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Chapter 3



Darryl Lorenzo Wellington (1 poem), Charles Thielman (1 poem),

Yoko Tori (1 poem), Jacqueline Markowski (1 poem)







The Falling Man

                        for Eric Garner



I can’t breathe.

I can’t see.

My body like a broken



crushed fallow

busted loose

cops pick at me

for a chew


Cops finger me like an idle

Parliament.  An off-duty

throwaway smoke

spent then discarded.


Tobacco still smooth –

soothing, breathable,

all smokes considered.

A life still Camel Unfiltered


still usable. Boots

steel-toed and prescriptive

snipe at the edges

of a Marlboro Man


Light me up.

Throw me down

like a flat-tired

Lucky Strike. Like a sparkle


soon forgotten.

Long time now.

Long time gone. No

news on the horizon  --


since ‘fore I was born,

‘fore I struck light

men have been falling

the preachers the politicians


falling man falling

like past-due checks

the preachers the prideful

the banksters the big


pockets the bigger they are

the harder they. Noses

bloodied bones brittle

crackling clattering


like castanets.

Pull me loose

like the least of the

cards in the house –


falling any red card flashes

in royal pinstripes or

scarlet pantaloons, baby,

baby, least don’t say


however frankly I’ve come a long way.

Pall Malls consumed. Tossed.

I can’t breathe. I maybe still burn.

A short life a passable smoke

embering. Less than a matchstick

or a last Lucky Strike.




Darryl Lorenzo Wellington, living in Santa Fe, NM, is a journalist as well as a poet. His poetry as appeared in Boston Review, Pedestal, Manner Poetry Monthly, The Voices Project, and other places. He is also a syndicated columnist who frequently writes on race, class, and poverty issues for The Progressive Media Project. His articles on race relations, civil rights history, Katrina and rebuilding New Orleans, grassroots movements and local activism, health, and nuclear energy have appeared in The Nation, The Progressive, The Christian Science Monitor, The Atlantic, Dissent, The Washington Post, New Politics, and Crisis (the official publication of the NAACP)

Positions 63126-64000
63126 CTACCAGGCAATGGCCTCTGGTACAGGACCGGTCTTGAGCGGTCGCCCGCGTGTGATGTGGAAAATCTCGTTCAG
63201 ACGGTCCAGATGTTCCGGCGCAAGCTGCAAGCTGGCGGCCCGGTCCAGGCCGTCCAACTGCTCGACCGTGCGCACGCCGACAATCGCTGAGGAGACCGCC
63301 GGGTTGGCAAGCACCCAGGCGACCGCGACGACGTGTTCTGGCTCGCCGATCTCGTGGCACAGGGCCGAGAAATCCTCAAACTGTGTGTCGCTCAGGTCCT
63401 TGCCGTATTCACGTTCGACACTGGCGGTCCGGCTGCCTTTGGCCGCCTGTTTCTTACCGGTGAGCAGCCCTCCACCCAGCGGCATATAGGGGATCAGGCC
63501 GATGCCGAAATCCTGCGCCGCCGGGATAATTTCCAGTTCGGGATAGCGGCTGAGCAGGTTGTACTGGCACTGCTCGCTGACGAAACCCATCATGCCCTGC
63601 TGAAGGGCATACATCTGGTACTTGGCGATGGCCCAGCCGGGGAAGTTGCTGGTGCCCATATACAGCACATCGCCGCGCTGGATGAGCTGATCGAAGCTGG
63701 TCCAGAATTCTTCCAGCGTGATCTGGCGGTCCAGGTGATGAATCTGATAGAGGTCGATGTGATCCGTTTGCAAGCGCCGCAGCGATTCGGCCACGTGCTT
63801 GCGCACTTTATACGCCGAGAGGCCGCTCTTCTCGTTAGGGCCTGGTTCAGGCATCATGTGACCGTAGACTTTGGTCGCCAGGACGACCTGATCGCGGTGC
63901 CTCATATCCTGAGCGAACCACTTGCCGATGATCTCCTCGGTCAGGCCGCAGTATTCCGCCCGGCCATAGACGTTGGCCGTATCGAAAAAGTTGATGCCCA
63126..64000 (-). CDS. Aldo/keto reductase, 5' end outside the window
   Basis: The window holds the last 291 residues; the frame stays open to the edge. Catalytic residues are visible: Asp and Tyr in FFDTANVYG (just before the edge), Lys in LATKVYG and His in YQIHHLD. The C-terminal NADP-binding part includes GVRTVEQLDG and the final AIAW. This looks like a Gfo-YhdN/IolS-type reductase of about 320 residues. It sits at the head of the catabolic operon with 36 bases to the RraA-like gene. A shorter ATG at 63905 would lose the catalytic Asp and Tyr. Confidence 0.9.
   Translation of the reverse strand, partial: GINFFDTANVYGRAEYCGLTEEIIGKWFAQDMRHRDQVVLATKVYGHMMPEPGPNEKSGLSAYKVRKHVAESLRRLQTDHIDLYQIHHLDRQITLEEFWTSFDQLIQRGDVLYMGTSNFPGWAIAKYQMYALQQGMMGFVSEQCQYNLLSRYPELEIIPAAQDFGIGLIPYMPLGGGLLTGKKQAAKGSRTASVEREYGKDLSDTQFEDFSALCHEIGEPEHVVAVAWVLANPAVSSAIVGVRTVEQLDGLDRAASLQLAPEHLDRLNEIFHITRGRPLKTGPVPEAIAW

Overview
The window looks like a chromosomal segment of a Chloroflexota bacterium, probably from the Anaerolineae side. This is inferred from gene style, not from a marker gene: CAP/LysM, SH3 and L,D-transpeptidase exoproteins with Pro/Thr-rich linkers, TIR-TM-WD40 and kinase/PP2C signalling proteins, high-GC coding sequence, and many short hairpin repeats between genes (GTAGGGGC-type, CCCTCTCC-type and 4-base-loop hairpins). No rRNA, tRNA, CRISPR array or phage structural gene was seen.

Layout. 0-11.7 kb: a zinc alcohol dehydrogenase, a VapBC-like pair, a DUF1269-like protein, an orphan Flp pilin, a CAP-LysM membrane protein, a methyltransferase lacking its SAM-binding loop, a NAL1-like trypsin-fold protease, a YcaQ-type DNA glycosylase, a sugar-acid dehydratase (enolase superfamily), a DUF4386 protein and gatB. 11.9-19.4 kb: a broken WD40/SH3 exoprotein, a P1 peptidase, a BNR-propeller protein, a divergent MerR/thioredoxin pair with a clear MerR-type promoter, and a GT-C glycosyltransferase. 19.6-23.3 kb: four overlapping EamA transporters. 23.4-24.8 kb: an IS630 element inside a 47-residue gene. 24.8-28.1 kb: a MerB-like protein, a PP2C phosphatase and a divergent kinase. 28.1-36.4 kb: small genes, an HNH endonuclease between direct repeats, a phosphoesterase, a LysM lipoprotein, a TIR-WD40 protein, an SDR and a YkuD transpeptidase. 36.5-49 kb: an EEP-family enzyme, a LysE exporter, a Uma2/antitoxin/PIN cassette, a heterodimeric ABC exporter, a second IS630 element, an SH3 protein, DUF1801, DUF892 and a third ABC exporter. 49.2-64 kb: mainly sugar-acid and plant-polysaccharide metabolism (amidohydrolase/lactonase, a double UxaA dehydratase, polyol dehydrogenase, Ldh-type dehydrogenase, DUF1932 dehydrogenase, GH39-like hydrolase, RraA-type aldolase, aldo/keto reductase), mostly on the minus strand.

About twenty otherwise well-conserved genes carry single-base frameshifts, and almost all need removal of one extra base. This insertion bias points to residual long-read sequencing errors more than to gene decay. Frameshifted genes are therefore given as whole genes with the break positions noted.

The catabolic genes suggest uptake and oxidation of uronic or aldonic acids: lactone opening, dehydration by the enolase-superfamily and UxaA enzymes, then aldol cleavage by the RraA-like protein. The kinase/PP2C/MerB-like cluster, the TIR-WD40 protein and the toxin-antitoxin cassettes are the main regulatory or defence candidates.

Writing Upright Outside the Lost & Found



Perhaps truth is twine-bound and you deliver it

walking sideways like a crab. Or, truth is a ravine

thick with chokeberries, with chameleons standing

at mid-depth, watching the sun set via shadow creep.


No, it's the pregnant mouse rope-dangling in salt fumes

as it climbs, climbs onto your ship, soon to populate

your cargo as your clerks fixate on commerce.


Perhaps, truth will be in your fingers as you fill your lungs,

to blow past saxophone reed that sole, long and low, note

as the curtain drops and you haven't the time to process.


Truth was in the bartender's glance as he wiped ashes

from Formica grain while you stood near the exit

trying to chat up the tired waitress, your stanzas

running on and on, unpunctuated, breathless.


Or, perhaps, truth is in the birch saplings planted

up the riverbank days after the spill clean-up

started and before I drove to this lake

flickering in a theater of stillness.


One set of truths frames a shimmering mirage,

wishbones snapped short litter moist loam.

Another is a handful of stones ready


to be tumbled into greater beauty,

each one large and heavy enough

to hold a door open for any wind.


This day turns on a bed of nails,

goddess songs becoming

night winds through spruce.